One of the hallmarks of Maso's writing is repetition, and the word votive features in the title and text of many of the pieces in this book. "Votive: Vision," "Votive: Courage," and "Votive: Sorrow" are among the pieces that lead the reader on a meditation, a wish, a prayer, almost as if walking the stations of the cross. In between the votives and other pieces are short epigrammatic statements from Kahlo herself, each entitled "Accident," which serve as interludes:

I am not sick. I am broken.
But I am happy as long as I can paint.


Nevertheless I have the will to do many things
and I have never felt "disappointed by life"
as in Russian novels.

Maso's sampling of Kahlo's journals not only gives voice to Kahlo the artist, but also highlights Kahlo the poet, particularly when writing about Diego:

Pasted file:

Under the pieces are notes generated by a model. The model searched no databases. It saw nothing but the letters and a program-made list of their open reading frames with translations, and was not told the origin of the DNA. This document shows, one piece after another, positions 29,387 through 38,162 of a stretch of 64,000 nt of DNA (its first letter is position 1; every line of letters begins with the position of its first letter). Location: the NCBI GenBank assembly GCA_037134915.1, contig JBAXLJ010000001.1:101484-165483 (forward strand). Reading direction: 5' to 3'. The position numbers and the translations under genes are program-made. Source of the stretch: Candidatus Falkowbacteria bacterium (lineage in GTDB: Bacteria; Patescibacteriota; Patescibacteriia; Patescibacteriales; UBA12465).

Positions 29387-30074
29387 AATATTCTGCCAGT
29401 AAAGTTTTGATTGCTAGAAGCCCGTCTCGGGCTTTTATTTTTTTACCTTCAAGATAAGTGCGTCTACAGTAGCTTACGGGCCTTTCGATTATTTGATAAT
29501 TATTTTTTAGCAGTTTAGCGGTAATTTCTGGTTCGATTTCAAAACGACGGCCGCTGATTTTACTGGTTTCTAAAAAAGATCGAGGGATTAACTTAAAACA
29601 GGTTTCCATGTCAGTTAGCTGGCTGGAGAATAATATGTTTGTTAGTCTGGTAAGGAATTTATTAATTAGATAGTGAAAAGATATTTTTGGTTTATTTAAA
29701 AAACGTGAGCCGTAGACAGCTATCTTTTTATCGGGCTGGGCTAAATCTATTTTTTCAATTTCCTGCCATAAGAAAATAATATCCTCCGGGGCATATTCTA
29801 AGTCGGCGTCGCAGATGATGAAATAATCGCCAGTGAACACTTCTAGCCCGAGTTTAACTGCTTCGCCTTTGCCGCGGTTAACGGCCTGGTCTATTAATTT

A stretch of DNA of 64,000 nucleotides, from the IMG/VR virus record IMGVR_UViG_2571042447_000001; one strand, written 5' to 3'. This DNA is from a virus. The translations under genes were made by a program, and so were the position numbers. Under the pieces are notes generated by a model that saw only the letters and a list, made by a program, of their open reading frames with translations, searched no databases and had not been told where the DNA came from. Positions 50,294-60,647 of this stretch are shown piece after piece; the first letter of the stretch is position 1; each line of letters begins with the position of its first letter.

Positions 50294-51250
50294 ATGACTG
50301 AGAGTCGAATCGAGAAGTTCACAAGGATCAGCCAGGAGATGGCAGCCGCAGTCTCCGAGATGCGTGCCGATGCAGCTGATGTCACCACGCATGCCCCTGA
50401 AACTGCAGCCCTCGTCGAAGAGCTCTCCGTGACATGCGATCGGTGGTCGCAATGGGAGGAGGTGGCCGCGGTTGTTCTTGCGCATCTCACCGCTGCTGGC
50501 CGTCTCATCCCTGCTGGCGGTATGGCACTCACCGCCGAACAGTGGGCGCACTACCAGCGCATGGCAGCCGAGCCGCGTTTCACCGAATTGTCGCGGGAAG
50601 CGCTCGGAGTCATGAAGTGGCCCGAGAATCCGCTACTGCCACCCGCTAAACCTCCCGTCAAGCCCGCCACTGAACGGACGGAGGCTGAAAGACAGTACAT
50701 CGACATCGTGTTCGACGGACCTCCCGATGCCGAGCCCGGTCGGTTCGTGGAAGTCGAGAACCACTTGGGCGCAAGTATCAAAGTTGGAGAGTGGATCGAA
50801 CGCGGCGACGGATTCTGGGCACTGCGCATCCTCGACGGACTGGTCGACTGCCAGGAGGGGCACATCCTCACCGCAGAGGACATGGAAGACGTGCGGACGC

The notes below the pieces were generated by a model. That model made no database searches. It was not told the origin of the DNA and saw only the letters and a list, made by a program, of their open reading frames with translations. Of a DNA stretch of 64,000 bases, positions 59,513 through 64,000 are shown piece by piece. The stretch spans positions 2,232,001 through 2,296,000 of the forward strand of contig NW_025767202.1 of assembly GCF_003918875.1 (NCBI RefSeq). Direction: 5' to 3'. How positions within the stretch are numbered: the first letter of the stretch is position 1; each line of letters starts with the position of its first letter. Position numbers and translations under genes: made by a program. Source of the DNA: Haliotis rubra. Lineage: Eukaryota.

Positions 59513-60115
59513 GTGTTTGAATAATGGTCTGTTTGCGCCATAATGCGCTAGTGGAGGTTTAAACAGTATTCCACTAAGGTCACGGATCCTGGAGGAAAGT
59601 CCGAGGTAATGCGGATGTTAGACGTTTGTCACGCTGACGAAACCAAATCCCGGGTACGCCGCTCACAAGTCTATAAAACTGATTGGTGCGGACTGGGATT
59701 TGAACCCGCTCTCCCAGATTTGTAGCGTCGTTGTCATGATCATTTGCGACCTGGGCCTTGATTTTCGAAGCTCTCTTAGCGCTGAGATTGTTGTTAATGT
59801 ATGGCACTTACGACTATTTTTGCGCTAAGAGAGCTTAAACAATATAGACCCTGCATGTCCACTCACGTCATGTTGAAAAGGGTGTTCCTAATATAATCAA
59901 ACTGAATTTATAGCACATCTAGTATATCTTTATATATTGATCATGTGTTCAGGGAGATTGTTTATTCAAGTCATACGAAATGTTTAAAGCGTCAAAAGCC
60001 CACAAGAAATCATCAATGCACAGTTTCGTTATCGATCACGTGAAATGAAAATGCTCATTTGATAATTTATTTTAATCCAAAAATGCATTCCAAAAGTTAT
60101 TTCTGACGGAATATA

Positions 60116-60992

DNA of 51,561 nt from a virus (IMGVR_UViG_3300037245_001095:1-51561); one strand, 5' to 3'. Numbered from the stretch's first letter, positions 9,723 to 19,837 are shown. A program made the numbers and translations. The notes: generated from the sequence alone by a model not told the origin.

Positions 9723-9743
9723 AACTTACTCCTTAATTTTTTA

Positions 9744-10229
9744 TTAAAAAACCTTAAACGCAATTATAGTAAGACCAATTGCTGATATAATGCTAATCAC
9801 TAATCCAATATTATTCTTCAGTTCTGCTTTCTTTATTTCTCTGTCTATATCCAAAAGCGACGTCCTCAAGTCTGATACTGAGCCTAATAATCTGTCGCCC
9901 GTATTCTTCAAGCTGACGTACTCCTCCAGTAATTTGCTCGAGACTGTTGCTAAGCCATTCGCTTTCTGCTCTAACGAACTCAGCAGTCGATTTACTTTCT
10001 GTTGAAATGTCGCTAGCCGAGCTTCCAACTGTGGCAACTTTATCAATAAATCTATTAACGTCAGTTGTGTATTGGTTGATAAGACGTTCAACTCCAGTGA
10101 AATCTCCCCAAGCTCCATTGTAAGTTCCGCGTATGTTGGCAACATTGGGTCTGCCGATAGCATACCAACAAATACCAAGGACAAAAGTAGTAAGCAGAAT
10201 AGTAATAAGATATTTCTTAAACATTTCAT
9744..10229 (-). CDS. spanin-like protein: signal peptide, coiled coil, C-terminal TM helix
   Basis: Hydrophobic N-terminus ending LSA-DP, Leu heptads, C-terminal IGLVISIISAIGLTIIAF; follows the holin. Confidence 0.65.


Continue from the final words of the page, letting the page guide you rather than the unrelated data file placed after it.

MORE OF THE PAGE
From you to my hands I go all over your body, and I am with you a minute and I am with you a moment, and my blood is the miracle that travels in the veins of the air from my heart to yours . . . Diego, nothing is comparable to your hands and nothing is equal to the gold-green of your eyes.

Lest one think that Maso is merely a collage artist, arranging the words that Kahlo has written and what others have written about her, Maso intertwines her own meditations on the artist's life and her work:

She remembers when her mouth—pressed to the ear—to the
hum of the paint the blood:
don't kiss anyone else
magenta, dark green, yellow
And she watches him.

Gradually, contemplatively, Beauty is Convulsive gives us a picture of the woman and the artist, and the effect she still has on those who wish to enter her world.

Click here to purchase this book at your local independent bookstore
Purchase this book at your local independent bookstore.

Rain Taxi Online Edition, Spring 2003 | © Rain Taxi, Inc. 2003